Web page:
View Full Version : Crochet rib... how to make?

05-06-2008, 02:34 AM
Another question from me. ;)

I keep seeing scarves for sale in the shops over here that look a lot like p1 k1 rib, but I'm pretty sure they're crochet (they seem to keep their shape better than a knitted rib). I'd love to make a scarf like that but can't seem to find a pattern - and I've experimented, but can't figure out how to make it look like rib. Can anyone help? I hope my description makes sense...


05-06-2008, 07:24 AM
To make crochet rib is interesting. Chain how ever many stitches you need. Make an entire row of double crochet and chain two and turn. The next row is the rib. You do a dcfp around the first stitch in the row below. Then you do a dcbp around the next stitch in the row below. You alternate between double crochet front post stitch and dc back post stitch to give it the rib effect. The foundation row of dc is the basis for making the post stitches. You make the post stitches around the row below.
I am doing a vest for my son and learned about ribbing from the pattern. Then I went into books for more info and found that I really like the rib effect you get from the post stitches (some books call them raised stitches).

05-13-2008, 12:10 AM
Mathwizards method is used quite often but I want to let you know that while it looks good, it isn't stretchy like a knitted ribbing is.

There is also a method where you work your pattern up to the ribbing and then change to an afghan hook and do a Tunesian crochet stitch (an afghan stitch variation) and that is supposed to be more springy. I haven't tried this method yet as I just read about it.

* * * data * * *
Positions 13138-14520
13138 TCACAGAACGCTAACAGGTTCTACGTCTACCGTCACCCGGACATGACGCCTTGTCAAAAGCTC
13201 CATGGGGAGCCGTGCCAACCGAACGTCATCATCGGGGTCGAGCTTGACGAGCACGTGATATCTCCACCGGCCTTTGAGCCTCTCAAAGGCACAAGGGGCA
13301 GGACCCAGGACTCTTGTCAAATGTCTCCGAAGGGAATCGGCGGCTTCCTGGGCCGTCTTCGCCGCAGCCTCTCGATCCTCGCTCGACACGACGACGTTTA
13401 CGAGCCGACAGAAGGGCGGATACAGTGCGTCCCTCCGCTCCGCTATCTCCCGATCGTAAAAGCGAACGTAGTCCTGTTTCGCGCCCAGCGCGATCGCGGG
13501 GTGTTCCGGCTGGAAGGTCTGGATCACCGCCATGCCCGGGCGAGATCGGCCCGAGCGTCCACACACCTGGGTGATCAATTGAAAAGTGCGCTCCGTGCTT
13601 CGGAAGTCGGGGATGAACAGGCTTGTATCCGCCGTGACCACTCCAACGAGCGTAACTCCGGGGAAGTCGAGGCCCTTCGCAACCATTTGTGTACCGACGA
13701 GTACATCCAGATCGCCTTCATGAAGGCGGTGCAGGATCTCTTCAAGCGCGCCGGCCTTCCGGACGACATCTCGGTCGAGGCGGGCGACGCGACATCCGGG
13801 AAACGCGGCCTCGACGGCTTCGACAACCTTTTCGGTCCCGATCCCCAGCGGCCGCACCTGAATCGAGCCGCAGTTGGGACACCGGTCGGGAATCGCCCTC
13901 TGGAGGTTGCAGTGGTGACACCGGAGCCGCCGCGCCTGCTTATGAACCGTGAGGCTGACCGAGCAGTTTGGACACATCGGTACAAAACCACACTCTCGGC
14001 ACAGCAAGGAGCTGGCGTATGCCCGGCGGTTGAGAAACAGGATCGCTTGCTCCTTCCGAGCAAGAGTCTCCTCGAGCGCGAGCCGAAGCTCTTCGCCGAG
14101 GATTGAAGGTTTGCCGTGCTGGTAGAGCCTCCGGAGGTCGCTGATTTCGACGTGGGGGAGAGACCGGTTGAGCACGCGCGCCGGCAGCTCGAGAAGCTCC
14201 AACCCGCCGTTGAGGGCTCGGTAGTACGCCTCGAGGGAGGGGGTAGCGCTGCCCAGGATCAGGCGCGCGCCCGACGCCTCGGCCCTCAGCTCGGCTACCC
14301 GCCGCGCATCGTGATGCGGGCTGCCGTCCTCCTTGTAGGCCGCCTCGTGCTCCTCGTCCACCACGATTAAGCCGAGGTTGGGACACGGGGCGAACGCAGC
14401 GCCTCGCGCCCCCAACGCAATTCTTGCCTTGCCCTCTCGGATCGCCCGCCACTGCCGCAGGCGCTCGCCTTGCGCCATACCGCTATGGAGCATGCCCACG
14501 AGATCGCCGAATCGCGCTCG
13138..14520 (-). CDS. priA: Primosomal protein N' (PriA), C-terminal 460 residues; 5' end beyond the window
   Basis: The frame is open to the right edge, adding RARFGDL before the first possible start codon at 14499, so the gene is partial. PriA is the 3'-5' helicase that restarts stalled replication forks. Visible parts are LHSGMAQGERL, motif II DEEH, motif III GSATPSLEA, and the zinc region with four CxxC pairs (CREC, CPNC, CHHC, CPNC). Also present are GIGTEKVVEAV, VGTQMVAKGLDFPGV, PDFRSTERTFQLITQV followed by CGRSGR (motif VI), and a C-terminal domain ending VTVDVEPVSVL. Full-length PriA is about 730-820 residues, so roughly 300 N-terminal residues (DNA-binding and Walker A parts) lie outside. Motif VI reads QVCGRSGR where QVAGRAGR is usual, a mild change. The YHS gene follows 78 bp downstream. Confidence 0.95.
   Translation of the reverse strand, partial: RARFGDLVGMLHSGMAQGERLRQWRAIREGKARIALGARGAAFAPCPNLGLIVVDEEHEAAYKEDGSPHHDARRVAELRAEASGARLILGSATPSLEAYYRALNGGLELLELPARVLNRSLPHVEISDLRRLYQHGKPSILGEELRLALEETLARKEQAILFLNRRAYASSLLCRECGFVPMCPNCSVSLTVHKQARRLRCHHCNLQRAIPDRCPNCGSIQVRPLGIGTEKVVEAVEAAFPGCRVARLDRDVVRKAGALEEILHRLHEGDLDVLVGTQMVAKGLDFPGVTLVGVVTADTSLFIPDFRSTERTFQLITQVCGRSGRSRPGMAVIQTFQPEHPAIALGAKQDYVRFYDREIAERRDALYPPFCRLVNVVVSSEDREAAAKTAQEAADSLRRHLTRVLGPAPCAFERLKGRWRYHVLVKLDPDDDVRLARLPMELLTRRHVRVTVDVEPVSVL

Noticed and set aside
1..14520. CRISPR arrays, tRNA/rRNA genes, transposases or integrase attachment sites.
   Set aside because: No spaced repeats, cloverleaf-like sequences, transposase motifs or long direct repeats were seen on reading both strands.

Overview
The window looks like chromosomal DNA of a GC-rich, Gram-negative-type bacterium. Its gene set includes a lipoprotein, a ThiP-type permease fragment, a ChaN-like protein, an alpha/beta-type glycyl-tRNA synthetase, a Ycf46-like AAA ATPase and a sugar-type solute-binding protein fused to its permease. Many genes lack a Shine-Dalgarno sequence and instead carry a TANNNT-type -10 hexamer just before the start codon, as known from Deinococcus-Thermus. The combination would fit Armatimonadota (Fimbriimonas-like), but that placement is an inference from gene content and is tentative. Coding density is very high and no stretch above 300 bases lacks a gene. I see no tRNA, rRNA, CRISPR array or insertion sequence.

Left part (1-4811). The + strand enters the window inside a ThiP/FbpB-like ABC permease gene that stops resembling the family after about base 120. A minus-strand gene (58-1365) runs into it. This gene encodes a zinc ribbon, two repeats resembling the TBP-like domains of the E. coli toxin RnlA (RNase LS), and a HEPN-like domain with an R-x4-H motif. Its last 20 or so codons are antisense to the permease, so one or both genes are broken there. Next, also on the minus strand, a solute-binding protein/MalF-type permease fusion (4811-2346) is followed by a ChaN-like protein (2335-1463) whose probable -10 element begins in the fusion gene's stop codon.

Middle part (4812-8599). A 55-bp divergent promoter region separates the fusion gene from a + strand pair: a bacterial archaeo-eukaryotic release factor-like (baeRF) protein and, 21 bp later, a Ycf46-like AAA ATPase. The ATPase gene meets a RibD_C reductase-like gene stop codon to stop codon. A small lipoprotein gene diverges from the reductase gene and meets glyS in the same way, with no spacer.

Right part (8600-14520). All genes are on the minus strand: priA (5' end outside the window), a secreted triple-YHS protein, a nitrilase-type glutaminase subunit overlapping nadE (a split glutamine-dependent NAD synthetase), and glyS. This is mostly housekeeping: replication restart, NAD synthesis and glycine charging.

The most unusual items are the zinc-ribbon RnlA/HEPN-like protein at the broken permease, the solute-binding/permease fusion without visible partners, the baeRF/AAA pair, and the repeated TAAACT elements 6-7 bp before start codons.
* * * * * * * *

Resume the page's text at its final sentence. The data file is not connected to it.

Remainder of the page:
05-26-2008, 01:15 AM
you could use an afghan hook, but you would have to know how to make the tunesian rib which is more complicated than plain afghan stitch,

if you just want a scarf with the rib stitch that you have seen in stores then just use the FP and BP DC, I just made a hat with that stitch and I really love it (although the stitch takes much longer than plain double crochet).

Also, some people add ribbing by making a strip in single crochet tbl (through the back loop), which looks a lot like ribbing, and sew it on to cuffs, collars, and hems.

I have even seen some people crochet a garment and then pick up stitches to knit ribbing rather than try to substitute with crochet (it seems like most crochet stitches try to mimic knitting, and if you can already knit in the first place, why mimic? if you want truly stretchy ribbing, then knitting is the way to go)